9 July 2018Hot off the Press
The woman exposed to a nerve agent in England’s south a little over a week ago has died in hospital, prompting police to launch a murder inquiry.
Forty-four-year-old Dawn Sturgess died on Sunday evening (local time) after falling critically ill on June 30.
Her partner, 45-year-old Charlie Rowley, was also exposed to the substance and remains in critical condition in hospital.
British Prime Minister Theresa May reacted to Ms Sturgess’ death, saying she is “appalled and shocked”.
“Police and security officials are working urgently to establish the facts of this incident, which is now being treated as murder,” Ms May said.
I am appalled and shocked by the death of Dawn Sturgess, and my thoughts and condolences go to her family and loved ones. Police and security officials are working urgently to establish the facts of this incident, which is now being investigated as a murder.
— Theresa May (@theresa_may) July 8, 2018
The UK’s most senior counter-terrorism officer, Assistant Commissioner of Specialist Operations Niel Basu, said in a statement that Ms Sturgess’ death is “shocking and tragic news”.
“Dawn leaves behind her family, including three children, and our thoughts and prayers are with them at this extremely difficult time,” he said.
The investigation is being led by Counter-Terrorism Policing Network detectives, with more than 100 detectives working in conjunction with Wiltshire Police.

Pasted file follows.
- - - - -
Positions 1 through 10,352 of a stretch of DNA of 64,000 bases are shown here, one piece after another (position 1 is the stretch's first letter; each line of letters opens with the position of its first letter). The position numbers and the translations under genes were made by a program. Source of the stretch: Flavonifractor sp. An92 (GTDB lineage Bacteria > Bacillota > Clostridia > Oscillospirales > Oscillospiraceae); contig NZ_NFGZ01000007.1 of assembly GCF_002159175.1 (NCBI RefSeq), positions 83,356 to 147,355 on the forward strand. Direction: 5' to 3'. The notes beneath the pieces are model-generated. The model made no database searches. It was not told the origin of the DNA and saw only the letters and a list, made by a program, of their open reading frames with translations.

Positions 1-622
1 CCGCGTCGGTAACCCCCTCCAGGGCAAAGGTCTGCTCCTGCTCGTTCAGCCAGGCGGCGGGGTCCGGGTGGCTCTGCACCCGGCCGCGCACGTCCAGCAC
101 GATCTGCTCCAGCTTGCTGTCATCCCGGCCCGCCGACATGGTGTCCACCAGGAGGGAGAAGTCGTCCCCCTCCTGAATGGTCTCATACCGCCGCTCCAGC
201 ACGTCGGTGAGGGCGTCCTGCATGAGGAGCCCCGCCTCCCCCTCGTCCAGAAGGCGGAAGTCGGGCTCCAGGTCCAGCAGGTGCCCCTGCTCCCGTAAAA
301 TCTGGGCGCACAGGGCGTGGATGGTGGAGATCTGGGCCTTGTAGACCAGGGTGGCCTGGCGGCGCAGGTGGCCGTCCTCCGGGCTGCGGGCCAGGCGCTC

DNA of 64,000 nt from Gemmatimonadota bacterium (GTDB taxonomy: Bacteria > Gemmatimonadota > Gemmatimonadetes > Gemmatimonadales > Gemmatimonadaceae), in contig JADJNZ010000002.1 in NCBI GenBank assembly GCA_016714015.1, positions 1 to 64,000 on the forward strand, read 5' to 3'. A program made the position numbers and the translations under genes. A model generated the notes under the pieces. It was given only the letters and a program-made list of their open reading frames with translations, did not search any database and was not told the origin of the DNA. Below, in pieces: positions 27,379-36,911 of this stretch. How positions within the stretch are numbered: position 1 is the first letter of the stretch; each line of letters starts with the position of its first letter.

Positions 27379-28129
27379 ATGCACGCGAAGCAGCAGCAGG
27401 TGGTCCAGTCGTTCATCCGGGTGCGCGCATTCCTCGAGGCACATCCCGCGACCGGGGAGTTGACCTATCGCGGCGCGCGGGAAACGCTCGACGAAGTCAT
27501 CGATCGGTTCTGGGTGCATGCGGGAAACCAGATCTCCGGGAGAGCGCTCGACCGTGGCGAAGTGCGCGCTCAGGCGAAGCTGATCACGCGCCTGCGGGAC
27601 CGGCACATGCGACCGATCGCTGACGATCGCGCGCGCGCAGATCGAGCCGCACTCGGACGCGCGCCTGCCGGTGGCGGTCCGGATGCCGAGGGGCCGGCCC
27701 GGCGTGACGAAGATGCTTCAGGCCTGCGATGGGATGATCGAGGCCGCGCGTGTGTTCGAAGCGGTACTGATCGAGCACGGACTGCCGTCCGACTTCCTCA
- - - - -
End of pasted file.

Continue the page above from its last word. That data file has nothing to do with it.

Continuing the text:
Investigators are still determining how Mr Rowley and Ms Sturgess came into contact with the nerve agent, which British authorities believe to be a Soviet-era Novichok.
Tests have confirmed the couple touched a contaminated item with their hands.
— SBS News (@SBSNews) July 8, 2018
Assistant Commissioner Basu said the death “has only served to strengthen our resolve to identify and bring to justice the person or persons responsible for what I can only describe as an outrageous, reckless and barbaric act”.
“Detectives will continue with their painstaking and meticulous work to gather all the available evidence so that we can understand how two citizens came to be exposed with such a deadly substance that tragically cost Dawn her life,” he said
British Opposition leader Jeremy Corbyn said he was “shocked” and that a “full and thorough police investigation must now establish the facts, provide support to the local community and bring those responsible to justice.”
British health authorities maintain that risk to the public “remains low”.
Investigators are trying to find any links between the poisoning of Mr Rowley and Ms Sturgess and that of Sergey and Yulia Skripal in March.
Exclusive: CCTV shows Amesbury victim Dawn Sturgess in shop – close to where the Skripals were poisoned – the day before she was rushed to hospital after novichok exposure https://t.co/EPmGws9jRO pic.twitter.com/cp1fDheBhF
— ITV News (@itvnews) July 5, 2018
The couple were found in a residential building in the Wiltshire town of Amesbury, 13 kilometres from Salisbury, the location of the Skripal incident.
Authorities say it is most likely that Mr Rowley and Ms Sturgess were accidentally poisoned by Novichok leftover from the Skripal attack, which the British Government has blamed on Russia.
The Kremlin has denied any involvment in the attack on Sergey Skripal, a former Russian spy who was turned by MI6, and his daughter Yulia and no evidence directly linking Russian Government has surfaced.
The Russian Foreign Affairs Ministry has also extended several offers to assist in the investigations of both incidents.